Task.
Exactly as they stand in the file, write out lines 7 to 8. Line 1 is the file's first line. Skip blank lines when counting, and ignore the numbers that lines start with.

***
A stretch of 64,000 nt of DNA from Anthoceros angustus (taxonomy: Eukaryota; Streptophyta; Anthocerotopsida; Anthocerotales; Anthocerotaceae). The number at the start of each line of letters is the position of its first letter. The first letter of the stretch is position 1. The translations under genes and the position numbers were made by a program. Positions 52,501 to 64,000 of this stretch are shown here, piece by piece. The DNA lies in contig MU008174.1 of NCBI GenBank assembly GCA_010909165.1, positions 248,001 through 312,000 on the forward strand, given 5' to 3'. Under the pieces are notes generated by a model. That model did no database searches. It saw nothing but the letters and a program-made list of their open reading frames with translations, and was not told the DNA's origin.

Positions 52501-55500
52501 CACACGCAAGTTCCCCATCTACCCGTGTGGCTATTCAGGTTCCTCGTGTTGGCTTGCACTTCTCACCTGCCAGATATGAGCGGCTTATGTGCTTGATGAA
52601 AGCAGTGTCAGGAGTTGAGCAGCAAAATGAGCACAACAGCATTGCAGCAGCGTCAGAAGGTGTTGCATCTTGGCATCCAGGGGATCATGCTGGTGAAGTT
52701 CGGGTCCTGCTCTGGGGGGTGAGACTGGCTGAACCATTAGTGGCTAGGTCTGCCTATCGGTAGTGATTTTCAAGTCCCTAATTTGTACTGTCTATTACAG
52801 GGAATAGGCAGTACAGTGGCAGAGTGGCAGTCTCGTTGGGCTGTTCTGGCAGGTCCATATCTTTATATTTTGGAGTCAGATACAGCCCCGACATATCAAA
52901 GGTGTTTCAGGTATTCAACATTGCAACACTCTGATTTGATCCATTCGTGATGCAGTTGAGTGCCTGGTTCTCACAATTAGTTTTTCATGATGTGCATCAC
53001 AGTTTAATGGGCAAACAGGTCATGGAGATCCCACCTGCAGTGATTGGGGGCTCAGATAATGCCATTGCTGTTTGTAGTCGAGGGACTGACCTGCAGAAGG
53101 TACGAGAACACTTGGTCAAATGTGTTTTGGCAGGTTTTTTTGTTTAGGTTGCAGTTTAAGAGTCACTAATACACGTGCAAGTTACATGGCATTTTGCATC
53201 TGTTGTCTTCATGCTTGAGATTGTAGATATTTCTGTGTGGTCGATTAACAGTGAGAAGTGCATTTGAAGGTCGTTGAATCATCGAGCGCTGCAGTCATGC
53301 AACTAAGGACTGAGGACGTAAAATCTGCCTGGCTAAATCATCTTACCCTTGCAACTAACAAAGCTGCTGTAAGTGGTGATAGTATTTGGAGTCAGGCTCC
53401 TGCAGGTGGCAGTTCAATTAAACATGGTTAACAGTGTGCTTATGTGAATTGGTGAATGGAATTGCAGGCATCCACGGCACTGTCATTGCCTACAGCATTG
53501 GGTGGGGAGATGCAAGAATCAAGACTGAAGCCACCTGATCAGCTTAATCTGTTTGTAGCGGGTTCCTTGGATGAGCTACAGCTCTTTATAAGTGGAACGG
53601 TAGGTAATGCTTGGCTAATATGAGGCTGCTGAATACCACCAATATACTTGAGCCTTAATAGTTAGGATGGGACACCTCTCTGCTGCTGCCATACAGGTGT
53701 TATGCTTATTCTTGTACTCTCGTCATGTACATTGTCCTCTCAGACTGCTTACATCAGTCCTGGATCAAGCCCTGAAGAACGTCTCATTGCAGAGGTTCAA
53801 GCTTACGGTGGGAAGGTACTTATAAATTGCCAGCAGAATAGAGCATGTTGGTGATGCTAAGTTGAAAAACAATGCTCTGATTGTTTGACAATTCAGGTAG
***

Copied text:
52901 GGTGTTTCAGGTATTCAACATTGCAACACTCTGATTTGATCCATTCGTGATGCAGTTGAGTGCCTGGTTCTCACAATTAGTTTTTCATGATGTGCATCAC
53001 AGTTTAATGGGCAAACAGGTCATGGAGATCCCACCTGCAGTGATTGGGGGCTCAGATAATGCCATTGCTGTTTGTAGTCGAGGGACTGACCTGCAGAAGG